Friday fantasies

If you are young, gifted and good at writing intellectual property essays, it's almost but not quite too late to submit yours as an entry in the ATRIP Essay Competition 2011 for Young Researchers in Intellectual Property Law, the closing date for which is 31 August 2011 (that's next Wednesday). You can write on any IP topic, to a maximum length of 8,000 words inclusive of footnotes.  Young, in this context, is "no older than 33 years of age as of 31 December 2011". Just email it to the IPKat's friend Professor Jan Rosén, making sure that no-one reading it will know who you are -- and tell the good professor that the IPKat sent you. Good news it that
"The authors of the best three papers will be mentioned as such on the ATRIP website in an ad hoc section. In addition, the author of the best paper will be invited to give a presentation as a speaker at the 2012 ATRIP international annual conference to be held in Chicago".

If you are young, glamorous and choosy as to what you wear, you may not yet have one of these in your wardrobe, but the IPKat's friend and fellow blogger Lorraine Fleck has drawn the Kat's attention, via LinkedIn's Fashion+IP group, to this piece in the LA Times which suggests that the Hells' Angels are not best pleased with Hollywood fashion house Wildfox, or online sales facility Amazon, for making and selling these cute little T-shirts.

Of course, the first question any red-blooded European trade mark enthusiast will ask is whether the slogan constitutes trade mark use, or whether it is taken merely as a statement that one should take liberties with the T-shirt's wearer without weighing up the prospects of an unwelcome visit from a bevy of bikers.  The other interesting question, Merpel thinks, is what the generic or descriptive term for a Hell's Angel actually is.  Readers' uggestions are invited.

International Treats ...
If you're young, scholarly and like to dig around in important areas of intellectual property that hardly anyone else seems to have spotted yet, you may be a kindred spirit to Simon Klopschinski (Hoffmann Eitle, Munich), whose German-language PhD thesis "Der Schutz geistigen Eigentums durch völkerrechtliche Investitionsverträge" (The Protection of Intellectual Property under International Investment Treaties) has just been published by Kluwer's Carl Heymanns Verlag imprint. The book's home page is here; you can also read a short English-language explanation of what it's about on the IP Finance blog here.  All the Kats are sure that the book must be a good deal more exciting than its cover, here.  They do however recognise how difficult it is to illustrate the theme of "international treaties", which is why they've settled for the very similar, if slightly shorter, "international treats" (left) ...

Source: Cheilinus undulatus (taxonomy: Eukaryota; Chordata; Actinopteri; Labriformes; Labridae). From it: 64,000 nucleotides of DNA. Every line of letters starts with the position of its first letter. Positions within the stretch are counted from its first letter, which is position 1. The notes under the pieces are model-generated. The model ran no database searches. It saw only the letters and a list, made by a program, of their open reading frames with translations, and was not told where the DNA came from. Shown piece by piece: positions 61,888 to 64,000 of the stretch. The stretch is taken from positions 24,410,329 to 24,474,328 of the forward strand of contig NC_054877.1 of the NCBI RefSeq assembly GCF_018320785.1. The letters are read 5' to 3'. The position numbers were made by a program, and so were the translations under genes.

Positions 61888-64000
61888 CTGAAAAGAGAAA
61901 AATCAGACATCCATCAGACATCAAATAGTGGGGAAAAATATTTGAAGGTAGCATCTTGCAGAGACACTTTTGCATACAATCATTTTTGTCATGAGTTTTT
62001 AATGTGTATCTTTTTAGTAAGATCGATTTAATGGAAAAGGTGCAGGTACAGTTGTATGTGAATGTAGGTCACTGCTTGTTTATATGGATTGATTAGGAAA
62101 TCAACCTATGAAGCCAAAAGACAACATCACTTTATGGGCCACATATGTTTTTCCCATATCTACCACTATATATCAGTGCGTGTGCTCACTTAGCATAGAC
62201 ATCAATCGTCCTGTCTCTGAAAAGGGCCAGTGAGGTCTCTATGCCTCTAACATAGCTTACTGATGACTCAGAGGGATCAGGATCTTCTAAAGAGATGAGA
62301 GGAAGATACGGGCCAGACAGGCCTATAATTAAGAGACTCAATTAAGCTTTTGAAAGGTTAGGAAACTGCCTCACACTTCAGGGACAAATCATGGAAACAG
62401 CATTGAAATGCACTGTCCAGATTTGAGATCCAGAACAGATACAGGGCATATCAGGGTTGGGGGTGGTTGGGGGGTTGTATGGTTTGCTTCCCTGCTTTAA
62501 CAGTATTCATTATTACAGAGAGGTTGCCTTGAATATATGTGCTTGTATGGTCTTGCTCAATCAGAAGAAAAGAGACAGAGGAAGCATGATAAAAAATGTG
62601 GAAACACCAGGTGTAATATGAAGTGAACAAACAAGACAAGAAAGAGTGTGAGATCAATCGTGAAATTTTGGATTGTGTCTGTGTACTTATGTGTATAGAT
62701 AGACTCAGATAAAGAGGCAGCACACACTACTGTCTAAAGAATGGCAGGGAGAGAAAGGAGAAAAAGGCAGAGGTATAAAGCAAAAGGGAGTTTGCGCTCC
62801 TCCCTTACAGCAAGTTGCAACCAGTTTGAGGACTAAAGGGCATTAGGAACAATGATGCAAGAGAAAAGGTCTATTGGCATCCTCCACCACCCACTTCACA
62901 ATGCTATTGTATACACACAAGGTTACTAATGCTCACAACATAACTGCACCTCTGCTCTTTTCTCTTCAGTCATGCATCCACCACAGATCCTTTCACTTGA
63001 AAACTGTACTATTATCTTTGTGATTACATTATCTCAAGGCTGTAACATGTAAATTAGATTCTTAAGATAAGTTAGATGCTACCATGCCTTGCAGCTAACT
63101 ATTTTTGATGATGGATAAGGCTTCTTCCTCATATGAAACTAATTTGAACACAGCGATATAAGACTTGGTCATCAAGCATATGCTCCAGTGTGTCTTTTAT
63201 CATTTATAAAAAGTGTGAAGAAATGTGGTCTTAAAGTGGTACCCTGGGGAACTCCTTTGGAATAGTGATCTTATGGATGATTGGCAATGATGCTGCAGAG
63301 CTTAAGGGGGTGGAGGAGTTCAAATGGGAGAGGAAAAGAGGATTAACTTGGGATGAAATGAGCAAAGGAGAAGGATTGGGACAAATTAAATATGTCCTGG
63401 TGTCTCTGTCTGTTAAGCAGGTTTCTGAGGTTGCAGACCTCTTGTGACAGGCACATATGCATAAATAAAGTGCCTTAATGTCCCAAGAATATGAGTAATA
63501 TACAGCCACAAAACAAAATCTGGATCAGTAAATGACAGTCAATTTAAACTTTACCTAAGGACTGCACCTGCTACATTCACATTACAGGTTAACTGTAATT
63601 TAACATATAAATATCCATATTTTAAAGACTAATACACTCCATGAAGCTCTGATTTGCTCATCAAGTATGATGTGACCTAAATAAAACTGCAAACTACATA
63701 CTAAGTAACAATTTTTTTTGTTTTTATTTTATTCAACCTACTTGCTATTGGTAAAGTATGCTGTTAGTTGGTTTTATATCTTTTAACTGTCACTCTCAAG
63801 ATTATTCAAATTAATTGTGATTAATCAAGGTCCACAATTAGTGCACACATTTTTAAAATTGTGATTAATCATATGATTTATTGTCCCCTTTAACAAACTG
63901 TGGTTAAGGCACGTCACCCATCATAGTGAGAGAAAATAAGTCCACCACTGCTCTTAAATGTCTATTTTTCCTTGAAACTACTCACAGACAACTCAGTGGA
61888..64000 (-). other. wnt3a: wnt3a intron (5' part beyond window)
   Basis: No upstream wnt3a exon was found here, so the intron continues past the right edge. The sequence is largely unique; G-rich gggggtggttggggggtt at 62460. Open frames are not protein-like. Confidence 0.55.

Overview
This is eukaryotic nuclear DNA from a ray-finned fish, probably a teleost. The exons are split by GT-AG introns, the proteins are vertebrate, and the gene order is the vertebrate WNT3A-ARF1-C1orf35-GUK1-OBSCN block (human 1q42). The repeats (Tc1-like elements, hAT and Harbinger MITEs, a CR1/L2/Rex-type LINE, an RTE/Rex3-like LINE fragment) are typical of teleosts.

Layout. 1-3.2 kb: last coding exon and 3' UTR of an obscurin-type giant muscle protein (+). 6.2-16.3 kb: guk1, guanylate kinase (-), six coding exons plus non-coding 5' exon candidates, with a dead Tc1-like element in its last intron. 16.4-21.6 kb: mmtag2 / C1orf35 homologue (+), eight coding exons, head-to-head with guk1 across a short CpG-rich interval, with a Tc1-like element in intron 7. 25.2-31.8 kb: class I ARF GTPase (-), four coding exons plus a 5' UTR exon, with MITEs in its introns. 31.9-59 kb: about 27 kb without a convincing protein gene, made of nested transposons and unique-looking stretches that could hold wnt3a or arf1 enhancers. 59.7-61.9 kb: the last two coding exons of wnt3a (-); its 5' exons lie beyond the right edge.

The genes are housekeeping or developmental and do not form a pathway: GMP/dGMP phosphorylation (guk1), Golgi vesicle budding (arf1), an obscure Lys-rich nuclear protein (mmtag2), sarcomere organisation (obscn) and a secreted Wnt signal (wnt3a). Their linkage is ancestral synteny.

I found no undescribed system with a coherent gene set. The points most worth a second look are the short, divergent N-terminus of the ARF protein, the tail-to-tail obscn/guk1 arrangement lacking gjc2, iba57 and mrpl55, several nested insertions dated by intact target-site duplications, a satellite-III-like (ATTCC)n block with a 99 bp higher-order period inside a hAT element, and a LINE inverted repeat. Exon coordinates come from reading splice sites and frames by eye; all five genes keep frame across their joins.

If you are old, nostalgic and patent-oriented, this piece of prose by Brookes Batchellor's Nick Dougan, celebrating the 50 years in IP practice which his colleague Roy Prentice has so far notched up, will give pleasure.  Apart from an unusual sortie into the world of IP enforcement via some "heavies" (already posted here on PatLit), there's a touching recollection of what life used to be life before the era of the internet:
"Early days – patent searching 
As a technical assistant, as trainee patent agents were called in those days, at first most of my time was spent searching. The Patent Office library was at 25 Southampton Buildings and D. Young & Co.’s offices at Staple Inn were next door. The library opened at 10.00 am. When I came in each morning, I would sort out the searches that needed to be done and then go over to the library at opening time. Now remember this was in the days before computers. Everything had to be searched manually and quite often the searches would take all morning [It seems to take some good folk considerably longer nowadays even with computers, notes Merpel, who guesses that there just wasn't so much prior art in the old days]. I would go back to the office at lunchtime and then had to report the searches in the afternoon. I remained responsible for most searches until another new boy started a couple of years later, when I was put in charge of the “search department”, as well as assuming responsibility for filing and prosecuting all of the registered design applications for the firm. Nowadays, with computers, what used to take over an hour can be done on the Internet in a few minutes and often in a few seconds [Ah, but thing that used to take a few seconds now take much longer -- like checking one's emails ...]".